The Great Recipe Challenge – Gung Hei Fat Choi or Kung Hei Fat Choi

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Irene Field
Another week and we enter the third chapter of my great recipe challenge. Which just happened to coincide with Chinese New Year.  I have seen people use both spellings for Chinese New Year ie  Gung Hei Fat Choi or Kung Hei Fat Choi. Research on the Wonderful Wicked Web shed no light on which is correct, and so to placate the purists I will use both.


However, I digress. This blog is supposed to be about my recipe challenge and not the semantics of which phrase to use. Lurking in my book case for some years (try 20 plus) has been Charmaine Solomon’s book “The Complete Asian Cookbook’, first published in 1976.

Confession time from yours truly. Do you know the only ‘recipe’ I have used from this book as such, is a method popular in Asian restaurants to tenderize tough cuts of meat? Therefore in honour of Chinese New Year and to satisfy my recipe challenge to try one new recipe a week, Charmaine’s book was a given.

To the Chinese section I meandered, eyes shut and my finger landed on a wonderful looking picture which was to be my recipe selection. Drum roll please for ‘Ho Lan Dau Chow Ngau Yook’ – try saying that as you wield a pair of chopsticks.

That extremely impressive name translates to ‘Beef with Snow Peas’ As I have stated before, beef really doesn’t roll my rolling pins, but fate had decreed that ‘Ho Lan Dau Chow Ngau Yook’ was meant to be.

Out with the trusty wok – which is actually my ‘double boiler’ when heating milk up for cheesemaking.  Snow Peas? Of course I am aware of what snow peas are, but having never purchased them before I had no idea if they were purchased fresh or frozen. Fortunately here in the confines of the Waikato we have a wonderful Chinese supermarket. Guess what I spied with my little eye – fresh snow peas. The other ingredient was dried Chinese mushrooms. I have used dried shiitake mushrooms before, so decided as they were able to be located in the Chinese supermarket, they would be my dried mushrooms of choice.

The recipe involves marinating beef in soy and salt.  Followed by soaking the dried mushrooms for 30 minutes and stringing the snow peas and blanching for two minutes. So far so good.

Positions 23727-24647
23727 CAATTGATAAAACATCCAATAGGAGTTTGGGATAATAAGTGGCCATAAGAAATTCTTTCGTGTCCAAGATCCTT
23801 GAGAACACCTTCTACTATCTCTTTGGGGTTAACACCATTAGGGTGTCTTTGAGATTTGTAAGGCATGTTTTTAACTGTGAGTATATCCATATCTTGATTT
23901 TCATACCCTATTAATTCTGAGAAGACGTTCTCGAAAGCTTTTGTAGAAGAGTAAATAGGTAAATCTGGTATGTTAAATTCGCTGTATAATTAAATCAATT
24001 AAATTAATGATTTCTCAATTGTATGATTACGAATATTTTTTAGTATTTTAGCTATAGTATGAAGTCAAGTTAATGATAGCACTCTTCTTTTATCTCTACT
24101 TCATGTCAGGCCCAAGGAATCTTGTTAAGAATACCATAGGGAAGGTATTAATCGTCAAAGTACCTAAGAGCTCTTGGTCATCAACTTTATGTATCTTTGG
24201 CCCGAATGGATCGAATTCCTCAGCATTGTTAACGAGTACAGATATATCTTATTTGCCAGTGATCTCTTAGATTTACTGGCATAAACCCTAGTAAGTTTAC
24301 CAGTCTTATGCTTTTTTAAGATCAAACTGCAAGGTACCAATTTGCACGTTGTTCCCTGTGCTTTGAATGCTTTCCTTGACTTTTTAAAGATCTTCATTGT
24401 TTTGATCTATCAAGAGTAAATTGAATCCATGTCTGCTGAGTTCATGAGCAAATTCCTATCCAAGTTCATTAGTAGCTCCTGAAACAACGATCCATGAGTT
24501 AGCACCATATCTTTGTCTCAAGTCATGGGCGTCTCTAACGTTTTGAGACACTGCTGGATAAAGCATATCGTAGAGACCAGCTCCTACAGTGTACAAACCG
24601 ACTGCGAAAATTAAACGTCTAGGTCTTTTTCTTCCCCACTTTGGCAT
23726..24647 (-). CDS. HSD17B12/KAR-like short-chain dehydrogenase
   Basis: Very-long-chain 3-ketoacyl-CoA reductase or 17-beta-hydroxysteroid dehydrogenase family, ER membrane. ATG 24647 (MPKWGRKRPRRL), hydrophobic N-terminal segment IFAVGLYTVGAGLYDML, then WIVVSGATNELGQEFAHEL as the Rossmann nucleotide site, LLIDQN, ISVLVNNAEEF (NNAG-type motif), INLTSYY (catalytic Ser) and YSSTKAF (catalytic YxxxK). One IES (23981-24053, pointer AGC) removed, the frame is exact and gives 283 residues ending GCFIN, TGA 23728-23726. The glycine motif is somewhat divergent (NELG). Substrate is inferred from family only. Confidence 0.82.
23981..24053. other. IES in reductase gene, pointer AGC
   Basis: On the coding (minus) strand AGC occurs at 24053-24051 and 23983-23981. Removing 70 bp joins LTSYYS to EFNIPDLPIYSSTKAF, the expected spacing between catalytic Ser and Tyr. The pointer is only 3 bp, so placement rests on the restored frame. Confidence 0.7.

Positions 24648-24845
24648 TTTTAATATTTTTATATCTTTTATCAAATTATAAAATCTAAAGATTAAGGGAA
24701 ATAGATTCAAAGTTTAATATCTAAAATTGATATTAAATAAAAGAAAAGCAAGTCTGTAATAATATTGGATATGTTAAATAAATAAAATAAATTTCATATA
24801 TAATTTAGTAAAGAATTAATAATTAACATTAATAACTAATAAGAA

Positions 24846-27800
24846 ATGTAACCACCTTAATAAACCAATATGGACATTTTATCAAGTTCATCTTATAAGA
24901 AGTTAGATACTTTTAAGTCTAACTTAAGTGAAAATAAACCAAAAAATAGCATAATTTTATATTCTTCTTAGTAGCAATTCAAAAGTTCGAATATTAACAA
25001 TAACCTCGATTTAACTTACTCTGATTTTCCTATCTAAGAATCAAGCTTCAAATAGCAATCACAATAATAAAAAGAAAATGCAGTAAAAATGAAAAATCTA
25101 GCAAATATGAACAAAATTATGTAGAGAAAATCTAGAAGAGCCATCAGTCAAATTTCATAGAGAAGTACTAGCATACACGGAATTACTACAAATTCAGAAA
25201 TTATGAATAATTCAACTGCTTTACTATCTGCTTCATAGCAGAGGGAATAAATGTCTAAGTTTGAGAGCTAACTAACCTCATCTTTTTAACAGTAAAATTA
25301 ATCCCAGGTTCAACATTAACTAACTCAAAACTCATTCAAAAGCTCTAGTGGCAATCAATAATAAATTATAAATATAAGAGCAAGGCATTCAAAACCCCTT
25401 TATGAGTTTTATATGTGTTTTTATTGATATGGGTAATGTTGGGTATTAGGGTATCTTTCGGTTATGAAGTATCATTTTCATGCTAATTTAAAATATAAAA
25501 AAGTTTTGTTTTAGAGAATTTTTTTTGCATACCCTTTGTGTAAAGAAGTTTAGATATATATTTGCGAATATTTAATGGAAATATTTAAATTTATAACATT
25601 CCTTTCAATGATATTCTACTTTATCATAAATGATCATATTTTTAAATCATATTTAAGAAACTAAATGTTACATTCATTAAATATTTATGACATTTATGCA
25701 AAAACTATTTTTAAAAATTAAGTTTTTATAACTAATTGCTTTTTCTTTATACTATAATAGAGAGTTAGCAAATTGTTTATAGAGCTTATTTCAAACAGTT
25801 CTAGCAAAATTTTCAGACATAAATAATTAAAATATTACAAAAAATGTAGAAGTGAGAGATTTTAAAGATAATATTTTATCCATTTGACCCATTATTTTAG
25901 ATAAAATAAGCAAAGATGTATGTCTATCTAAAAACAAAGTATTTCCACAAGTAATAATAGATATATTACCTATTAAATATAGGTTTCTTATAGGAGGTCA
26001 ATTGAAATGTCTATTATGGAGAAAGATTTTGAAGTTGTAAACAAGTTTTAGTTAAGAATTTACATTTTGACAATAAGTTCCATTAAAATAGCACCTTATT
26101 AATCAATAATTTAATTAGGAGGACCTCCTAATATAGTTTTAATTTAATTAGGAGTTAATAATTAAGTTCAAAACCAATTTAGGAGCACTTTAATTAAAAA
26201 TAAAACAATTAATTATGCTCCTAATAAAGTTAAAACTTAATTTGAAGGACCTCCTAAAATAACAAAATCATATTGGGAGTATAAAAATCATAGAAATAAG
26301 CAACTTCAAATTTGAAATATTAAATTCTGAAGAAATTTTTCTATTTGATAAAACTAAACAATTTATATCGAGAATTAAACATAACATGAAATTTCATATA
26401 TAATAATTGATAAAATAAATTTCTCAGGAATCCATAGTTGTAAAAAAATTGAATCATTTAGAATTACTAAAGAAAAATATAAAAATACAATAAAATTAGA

The actual cooking is where Chinese recipes come into their own. Everything has to be prepared and you have to move it. No stopping to stare out the kitchen window, no lifting of a delectable red to your lips and savoring the bouquet of a fine wine. It is all hands, legs and all five senses on deck, when cooking Chinese.

Simply the instructions are to stir fry the beef and remove from the wok . Then stir fry mushrooms and spring onions. Add Chinese wine or sherry, sugar and beef stock. Boil, add cornflour mixed in water, and quickly wipe the brow whilst this thickens. One must never, never stop stirring. Then return your beef and snow peas to the wok,  and serve immediately. Well not that immediate. At this point in time you take a large gulp of your wine in appreciation of all of that fast action.

The verdict? The Shiitake (which I have had before) gave the recipe a weird taste. Do dried mushrooms age or go off? If the mushrooms were not there, it would have been a lovely recipe.  If I make this again (note the reference to if) I will use standard mushrooms or leave them out.

Moving on. Watch this space for my next adventure. Will it be edible? Will it be Beef (I certainly hope not)?  I will keep you informed.

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7 thoughts on “The Great Recipe Challenge – Gung Hei Fat Choi or Kung Hei Fat Choi

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  2. Irene I have that same book but it is my Asian cooking bible. I have been trying recipes out of it for years, I must say it is much easier now to source ingredients. As for this weekend I will be sampling strange and exotic things at the Auckland Lantern Festival.

    • I bought the book many years ago in Melbourne, Stephanie. And I think once we got back to NZ to live, the ingredients were hard to source, and I really didn’t do much with it. I will use it more from now on, I am sure.